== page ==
Section/s Applicable:
Section 3, Rights of Guide Dog Users and Trainers in Respect of Public Places and Transport

Excerpt from Section 3:
“ (1) A person who is blind or vision impaired, deaf or hearing impaired or a trainer –
(a) is entitled to be accompanied by a guide dog into any public place or onto any public passenger vehicle; and
(b) does not commit an offence by taking a guide dog into or onto, or permitting a guide dog to remain in or on, a public place or public passenger vehicle.
(2) A person who is in charge of a public place or public passenger vehicle, or the servant or agent of a person in charge of a public place or public passenger vehicle, must not –
(a) refuse to allow a person accompanied by a guide dog into that place or onto that vehicle; or
(b) direct a person accompanied by a guide dog to leave that place or vehicle; or
(c) deny accommodation or service to a person accompanied by a guide dog. “

Maximum Fine for Breach of Act:
20 penalty units
Value of One Penalty Unit as of 2012:
$130.00

Exceptions to Access Under Act:
• It is not unlawful for a person with an assistance animal to be asked to produce evidence that their dog is an assistance animal.

Other legislation:
• Dog Control Act 2000

Victoria

Primary Act:

DOMESTIC ANIMALS ACT 1994

Section/s Applicable:
Section 7, Exemptions for Guide Dogs

Excerpt from Section 7:
“(1) A visually impaired person or hearing impaired person who keeps and uses a dog as a guide dog is not liable for an offence under this Act in respect of that dog, where, in acting in the manner which would constitute the offence, the dog was performing its functions as a guide dog.”
“(4) Despite anything in any other Act or subordinate instrument a visually impaired person, hearing impaired person or person fftraining a guide dog may, at all times and in all places, be accompanied by a dog kept and used, or trained by him or her as a guide dog.”

Maximum Fine for Breach of Act:
Value of One Penalty Unit as of 2012:
$125.19

Western Australia

Primary Act:

Dog Act 1976

Section/s applicable:
Section 8, Special Provisions for Guide Dogs

Excerpt from Section 8:
“ (1) Notwithstanding anything contained elsewhere in this Act or in any other Act, regulation, local law or by-law a person who is blind or partially blind —
(a) is entitled to be accompanied by a dog bona fide used by him as a guide dog, in any building or place open to or used by the public, for any purpose, or in any public transport; and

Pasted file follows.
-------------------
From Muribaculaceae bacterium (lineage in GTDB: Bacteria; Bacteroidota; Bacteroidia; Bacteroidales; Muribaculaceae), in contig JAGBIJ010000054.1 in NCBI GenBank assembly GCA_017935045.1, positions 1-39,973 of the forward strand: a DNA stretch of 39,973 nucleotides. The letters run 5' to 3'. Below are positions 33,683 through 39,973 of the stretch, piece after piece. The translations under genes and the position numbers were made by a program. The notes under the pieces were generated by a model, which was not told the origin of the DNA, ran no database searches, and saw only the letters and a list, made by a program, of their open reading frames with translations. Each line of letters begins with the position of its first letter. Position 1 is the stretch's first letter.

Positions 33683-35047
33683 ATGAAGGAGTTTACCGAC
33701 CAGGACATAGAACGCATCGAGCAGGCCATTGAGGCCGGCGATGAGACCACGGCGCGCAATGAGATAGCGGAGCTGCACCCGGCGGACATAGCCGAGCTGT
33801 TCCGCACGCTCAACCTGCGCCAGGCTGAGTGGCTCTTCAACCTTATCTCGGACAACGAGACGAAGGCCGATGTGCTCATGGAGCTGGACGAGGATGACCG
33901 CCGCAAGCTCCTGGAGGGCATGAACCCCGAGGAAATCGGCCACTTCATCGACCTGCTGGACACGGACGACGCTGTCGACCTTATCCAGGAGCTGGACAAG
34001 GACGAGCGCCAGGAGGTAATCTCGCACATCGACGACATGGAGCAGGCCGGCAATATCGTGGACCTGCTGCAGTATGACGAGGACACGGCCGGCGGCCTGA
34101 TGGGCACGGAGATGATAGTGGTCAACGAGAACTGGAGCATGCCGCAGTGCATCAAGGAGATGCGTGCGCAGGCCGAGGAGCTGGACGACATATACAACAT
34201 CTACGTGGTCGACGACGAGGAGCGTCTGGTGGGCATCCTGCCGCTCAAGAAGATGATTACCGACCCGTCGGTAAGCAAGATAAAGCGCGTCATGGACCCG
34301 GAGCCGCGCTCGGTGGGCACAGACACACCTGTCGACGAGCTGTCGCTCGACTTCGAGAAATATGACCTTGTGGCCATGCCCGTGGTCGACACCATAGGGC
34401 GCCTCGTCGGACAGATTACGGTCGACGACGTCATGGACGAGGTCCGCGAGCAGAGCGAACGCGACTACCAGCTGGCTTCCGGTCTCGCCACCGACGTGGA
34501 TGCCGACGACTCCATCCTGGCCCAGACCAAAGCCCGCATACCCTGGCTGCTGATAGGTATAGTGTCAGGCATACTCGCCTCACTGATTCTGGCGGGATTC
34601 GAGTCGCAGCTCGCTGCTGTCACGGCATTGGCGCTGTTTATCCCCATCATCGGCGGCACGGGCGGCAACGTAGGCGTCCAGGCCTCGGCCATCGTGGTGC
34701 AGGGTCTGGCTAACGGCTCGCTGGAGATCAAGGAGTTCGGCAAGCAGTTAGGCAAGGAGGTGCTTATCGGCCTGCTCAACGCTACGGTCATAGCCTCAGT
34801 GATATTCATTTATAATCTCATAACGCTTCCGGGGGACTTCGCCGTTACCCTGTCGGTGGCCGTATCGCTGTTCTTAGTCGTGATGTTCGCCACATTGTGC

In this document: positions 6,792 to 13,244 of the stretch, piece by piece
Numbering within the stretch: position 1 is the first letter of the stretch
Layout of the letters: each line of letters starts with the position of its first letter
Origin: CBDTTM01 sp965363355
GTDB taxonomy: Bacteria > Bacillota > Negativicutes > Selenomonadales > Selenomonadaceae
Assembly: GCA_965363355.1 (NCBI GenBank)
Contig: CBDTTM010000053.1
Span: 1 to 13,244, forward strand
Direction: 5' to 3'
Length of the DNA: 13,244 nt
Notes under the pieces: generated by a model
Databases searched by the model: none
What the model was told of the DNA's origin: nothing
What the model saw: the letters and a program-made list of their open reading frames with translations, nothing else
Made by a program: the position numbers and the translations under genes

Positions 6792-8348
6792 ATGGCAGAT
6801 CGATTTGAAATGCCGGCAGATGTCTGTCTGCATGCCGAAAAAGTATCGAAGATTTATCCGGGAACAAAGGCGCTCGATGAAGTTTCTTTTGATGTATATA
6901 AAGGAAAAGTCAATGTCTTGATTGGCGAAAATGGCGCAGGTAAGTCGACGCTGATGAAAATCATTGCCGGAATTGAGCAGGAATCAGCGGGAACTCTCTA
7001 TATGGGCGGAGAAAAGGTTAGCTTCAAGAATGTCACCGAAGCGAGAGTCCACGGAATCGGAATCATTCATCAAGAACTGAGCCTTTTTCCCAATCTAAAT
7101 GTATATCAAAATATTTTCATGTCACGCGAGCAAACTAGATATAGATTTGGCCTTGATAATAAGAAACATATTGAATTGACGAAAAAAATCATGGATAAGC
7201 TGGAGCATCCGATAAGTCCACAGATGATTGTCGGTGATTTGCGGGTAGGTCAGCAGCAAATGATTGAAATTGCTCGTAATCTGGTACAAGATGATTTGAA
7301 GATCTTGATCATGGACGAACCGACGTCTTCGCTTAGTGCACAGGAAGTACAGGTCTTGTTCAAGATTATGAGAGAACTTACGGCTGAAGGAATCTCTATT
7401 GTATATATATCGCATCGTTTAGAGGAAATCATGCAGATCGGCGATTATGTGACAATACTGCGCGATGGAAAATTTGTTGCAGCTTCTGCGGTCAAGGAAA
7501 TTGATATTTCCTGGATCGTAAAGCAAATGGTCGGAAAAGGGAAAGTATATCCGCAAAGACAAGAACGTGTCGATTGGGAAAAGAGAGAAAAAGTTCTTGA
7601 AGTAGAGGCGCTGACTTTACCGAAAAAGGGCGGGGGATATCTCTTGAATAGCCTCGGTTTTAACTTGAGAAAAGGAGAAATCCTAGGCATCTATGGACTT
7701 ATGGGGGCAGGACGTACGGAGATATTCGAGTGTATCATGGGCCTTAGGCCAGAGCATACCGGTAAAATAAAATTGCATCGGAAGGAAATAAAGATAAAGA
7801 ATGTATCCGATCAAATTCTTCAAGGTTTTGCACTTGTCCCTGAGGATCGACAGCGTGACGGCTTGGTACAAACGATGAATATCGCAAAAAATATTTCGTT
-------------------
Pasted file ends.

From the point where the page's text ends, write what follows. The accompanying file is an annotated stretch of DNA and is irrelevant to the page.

(b) is not guilty of an offence by reason only that he takes that dog into or permits that dog to enter any building or place open to or used by the public or on any public transport. “

Most state-based legislation does list a number of areas where dog guides are not permitted and, in some cases, this is not consistent with the provisions stated under the Federal Disability Discrimination Act.

As an example, under the Queensland Guide, Hearing and Assistance Animals Act, a dog guide is not permitted in an ambulance, while the Federal Disability Discrimination Act on the other hand would not prevent a dog guide from being permitted in the vehicle.

The Australian Constitution states that in instances where a state law conflicts with a federal law, the federal law prevails.

In some cases, state-based legislation may actually be of more use to you in the event that you are refused access to a public place with your dog guide as the Disability Discrimination Act remains unresponsive until a complaint has been lodged.

All state-based legislation, however, with the exception of Western Australia’s Dog Act 1976, gives police and local councils the jurisdiction to issue a penalty notice for failure to comply with the Act. This penalty amount may be a fixed amount, or may be determined by a number of ‘penalty units’. The value of a penalty unit varies between states and may change on an annual basis.

After the issuing of fines was explored further with police and local councils in NSW, it became evident that there was little understanding of their authority in this area and, in some cases, little awareness of the areas where dog guides were permitted.

Blind Citizens Australia followed up on this issue by addressing a letter to the NSW Commissioner of Police, who has subsequently contacted the NSW Education and Training Command to recommend that all relevant training packages be reviewed to ensure that they appropriately emphasise the provisions of the NSW Companion Animals Act. The NSW Police Handbook is also being updated to include a chapter on assistance animals which will highlight the provisions and offences under the Act. This will then be reinforced by a Commissioner’s Instruction and article in the Police Monthly.

Blind Citizens Australia will be working with Dog Guide Handlers Australia, a consumer-based organisation that has been established to promote the interests of dog guide handlers in Australia, to address this matter more systemically and ensure that police and local councils are aware of their ability to issue fines for refusal of assistance animals.

Although dog guides are permitted in most public areas under law, it is important to understand that there are a number of responsibilities that come along with this. Under both federal and state legislation, it is not unlawful for you to be asked to produce evidence to verify that your dog is a registered assistance animal. It is also not unlawful for you to be refused access to public premises if your dog does not meet an appropriate standard of hygiene or is not under your direct control, or the control of another person.